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Jeffrey Lucas Jr.

While points and miles enthusiasts often scoff at travel portal redemptions, Ultimate Rewards can be a powerful tool for completing a trip with almost no money out of pocket.

As a family of seven, we rack up Ultimate Rewards points across all of our household cards, especially when the Chase Freedom’s rotating bonus category is groceries. Combining the Ultimate Rewards points I earn across all of our cards and then redeeming them at 1.5 cents apiece with my Chase Sapphire Reserve® is my go-to move.

This isn’t going to excite anyone, but if I had an influx of 80,000 Ultimate Rewards points, I’d use them for a rental van via the Ultimate Rewards travel portal. Renting a minivan is essential for my large family wherever we travel.

Although this travel expense was never cheap, rental van prices have nearly doubled since the automobile industry has experienced a supply crunch. The last time I priced a weeklong minivan rental in Florida, it was over $1,000!

Because I carry the Chase Sapphire Reserve card, I could use 60,000 Ultimate Rewards points to pay for a $1,000 van rental during my next family vacation, which is a road trip along the coast of Maine this year.

Not to be left out of the Hyatt theme, I could transfer the remaining 20,000 Ultimate Rewards points to my Hyatt account and use just 4,000 more Hyatt points to book a night at the Hyatt Place near the airport in Portland, Maine, on either side of my trip.

This is another frequent use of Chase points as our family often finds itself taking afternoon flights to our destination or early morning flights home. Being able to let the kids get some rest before or after a flight and relying on the shuttle to drop us off or pick us up is a lifesaver.

While there are more extravagant redemptions, the best redemption is the one that gets your family where it wants to go, properly rested and without stress, for as little as possible.

Travis Cormier

About 75% of my Ultimate Rewards points end up being transferred to Hyatt. While that might make you think, “Oh great, another Hyatt post,” there’s actually a pretty unique redemption I’ve been wanting to take for a while.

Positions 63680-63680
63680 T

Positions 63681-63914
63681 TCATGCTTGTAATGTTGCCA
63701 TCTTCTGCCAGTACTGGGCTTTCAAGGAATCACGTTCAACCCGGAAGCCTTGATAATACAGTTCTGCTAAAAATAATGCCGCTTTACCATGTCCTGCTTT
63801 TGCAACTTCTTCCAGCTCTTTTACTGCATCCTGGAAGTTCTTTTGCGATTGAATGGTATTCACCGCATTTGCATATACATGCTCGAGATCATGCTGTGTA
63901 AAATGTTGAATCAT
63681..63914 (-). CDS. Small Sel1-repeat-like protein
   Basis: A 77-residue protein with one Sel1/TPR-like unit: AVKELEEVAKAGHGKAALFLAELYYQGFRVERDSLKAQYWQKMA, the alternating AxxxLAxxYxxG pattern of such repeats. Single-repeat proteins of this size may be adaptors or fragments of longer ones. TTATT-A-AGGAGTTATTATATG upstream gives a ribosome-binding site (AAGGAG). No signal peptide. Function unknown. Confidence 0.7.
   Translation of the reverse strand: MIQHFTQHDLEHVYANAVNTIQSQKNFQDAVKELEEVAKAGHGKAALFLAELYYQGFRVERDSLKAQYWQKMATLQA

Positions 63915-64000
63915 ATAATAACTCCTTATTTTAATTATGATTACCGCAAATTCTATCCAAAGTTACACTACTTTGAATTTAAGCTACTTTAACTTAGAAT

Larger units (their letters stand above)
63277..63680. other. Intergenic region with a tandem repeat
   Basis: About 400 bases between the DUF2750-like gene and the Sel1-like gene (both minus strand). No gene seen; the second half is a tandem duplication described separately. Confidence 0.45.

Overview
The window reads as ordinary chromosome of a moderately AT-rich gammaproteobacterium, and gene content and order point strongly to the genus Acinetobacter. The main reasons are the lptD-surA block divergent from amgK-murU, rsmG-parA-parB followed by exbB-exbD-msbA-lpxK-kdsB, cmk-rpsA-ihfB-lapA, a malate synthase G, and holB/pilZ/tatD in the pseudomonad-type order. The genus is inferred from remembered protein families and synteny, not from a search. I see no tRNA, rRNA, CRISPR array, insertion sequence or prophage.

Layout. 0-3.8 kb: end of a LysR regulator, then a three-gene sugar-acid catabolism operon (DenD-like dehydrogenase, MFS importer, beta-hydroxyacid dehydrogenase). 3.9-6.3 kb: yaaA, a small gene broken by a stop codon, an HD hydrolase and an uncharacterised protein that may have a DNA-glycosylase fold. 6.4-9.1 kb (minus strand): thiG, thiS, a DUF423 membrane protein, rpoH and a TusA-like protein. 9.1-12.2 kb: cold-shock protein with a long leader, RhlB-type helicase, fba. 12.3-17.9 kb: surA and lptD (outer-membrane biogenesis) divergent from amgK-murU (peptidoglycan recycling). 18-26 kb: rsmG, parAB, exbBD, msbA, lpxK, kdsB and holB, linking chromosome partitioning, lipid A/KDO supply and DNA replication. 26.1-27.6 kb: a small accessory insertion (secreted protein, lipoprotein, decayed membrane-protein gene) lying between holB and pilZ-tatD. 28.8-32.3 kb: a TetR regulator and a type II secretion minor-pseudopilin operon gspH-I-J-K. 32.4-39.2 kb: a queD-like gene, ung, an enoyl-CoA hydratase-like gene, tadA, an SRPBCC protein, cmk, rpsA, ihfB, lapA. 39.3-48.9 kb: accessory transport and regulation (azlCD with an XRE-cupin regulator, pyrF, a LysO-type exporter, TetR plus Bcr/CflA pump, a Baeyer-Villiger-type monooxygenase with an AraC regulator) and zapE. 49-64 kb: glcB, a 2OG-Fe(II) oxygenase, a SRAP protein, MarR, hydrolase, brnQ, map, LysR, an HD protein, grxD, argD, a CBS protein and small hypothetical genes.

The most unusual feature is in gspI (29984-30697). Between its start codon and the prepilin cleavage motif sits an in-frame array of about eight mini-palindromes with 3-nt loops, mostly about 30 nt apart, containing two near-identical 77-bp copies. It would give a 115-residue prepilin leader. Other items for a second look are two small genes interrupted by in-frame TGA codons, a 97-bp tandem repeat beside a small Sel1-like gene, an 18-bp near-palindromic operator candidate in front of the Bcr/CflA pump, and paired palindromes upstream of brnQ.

The United Island Hopper is a flight operated by United Airlines that flies between Honolulu and Guam with five stops in the Marshall Islands and the Federated States of Micronesia.

Honolulu-Guam using Chase Ultimate Rewards

For 27,500 MileagePlus miles each way, you can take this route starting in Honolulu. Naturally, I’d want to stop at a few islands along the way, so I’d utilize the United Excursionist Perk on a round-trip itinerary to book stops in Kwajalein Atoll in the Marshall Islands and Chuuk in Micronesia.

I mean, who doesn’t have Kwajalein and Chuuk on their “must visit” destinations?

I’m an avid scuba diver, and if you also dive, you might be a bit familiar with these spots. Kwajalein is the starting point for any dive trip to Bikini Atoll, infamous for its use as a U.S. test site for nuclear missiles. It’s a wreck diver’s dream, but it’s inconvenient to reach.

If that isn’t enough wreck diving, after spending some time at Bikini Atoll, I’d then fly to Chuuk. The island group hosted Japan’s naval fleet during World War II in the South West Pacific theatre.

During operation Hailstone, the United States attacked the Japanese fleet and many more merchant supply ships, resulting in many of them sinking. Similar to Bikini Atoll, the shipwrecks in Chuuk offer some of the best wreck diving in the world.


Chuuk | Image Courtesy of Southern Adventist University

Getting to these remote islands can be tricky, but even if you’re not a diver, they can be worth putting on your radar for a taste of paradise. You won’t find accommodations like you will in Maldives or Bora Bora, but you’ll find nature that is more untouched than many places on earth.

The United Island Hopper itinerary starts in Honolulu and costs 27,500 miles each way. The Excursionist Perk means I can visit both spots for no additional miles, so a round-trip costs 55,000 miles. That leaves me with an additional 25,000 miles that I could use to work on booking my flights to Hawaii.

A three-island paradise for 80,000 points? Count me in.